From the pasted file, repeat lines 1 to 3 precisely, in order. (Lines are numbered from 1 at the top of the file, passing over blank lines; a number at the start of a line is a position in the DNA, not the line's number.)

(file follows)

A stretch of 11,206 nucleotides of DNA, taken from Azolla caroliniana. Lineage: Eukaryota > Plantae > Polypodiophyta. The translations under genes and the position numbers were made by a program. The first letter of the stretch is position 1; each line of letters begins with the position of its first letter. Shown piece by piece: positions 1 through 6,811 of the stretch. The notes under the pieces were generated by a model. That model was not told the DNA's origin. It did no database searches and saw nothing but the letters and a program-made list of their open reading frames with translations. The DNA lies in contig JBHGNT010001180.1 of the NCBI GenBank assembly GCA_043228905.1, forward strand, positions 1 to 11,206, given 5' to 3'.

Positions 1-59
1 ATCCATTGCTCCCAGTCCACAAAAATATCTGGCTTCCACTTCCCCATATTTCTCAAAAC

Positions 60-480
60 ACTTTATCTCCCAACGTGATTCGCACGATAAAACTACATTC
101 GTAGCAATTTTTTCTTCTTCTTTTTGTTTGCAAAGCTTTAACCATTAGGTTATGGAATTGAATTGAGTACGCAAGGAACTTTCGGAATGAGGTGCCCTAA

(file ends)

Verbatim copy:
A stretch of 11,206 nucleotides of DNA, taken from Azolla caroliniana. Lineage: Eukaryota > Plantae > Polypodiophyta. The translations under genes and the position numbers were made by a program. The first letter of the stretch is position 1; each line of letters begins with the position of its first letter. Shown piece by piece: positions 1 through 6,811 of the stretch. The notes under the pieces were generated by a model. That model was not told the DNA's origin. It did no database searches and saw nothing but the letters and a program-made list of their open reading frames with translations. The DNA lies in contig JBHGNT010001180.1 of the NCBI GenBank assembly GCA_043228905.1, forward strand, positions 1 to 11,206, given 5' to 3'.

Positions 1-59
1 ATCCATTGCTCCCAGTCCACAAAAATATCTGGCTTCCACTTCCCCATATTTCTCAAAAC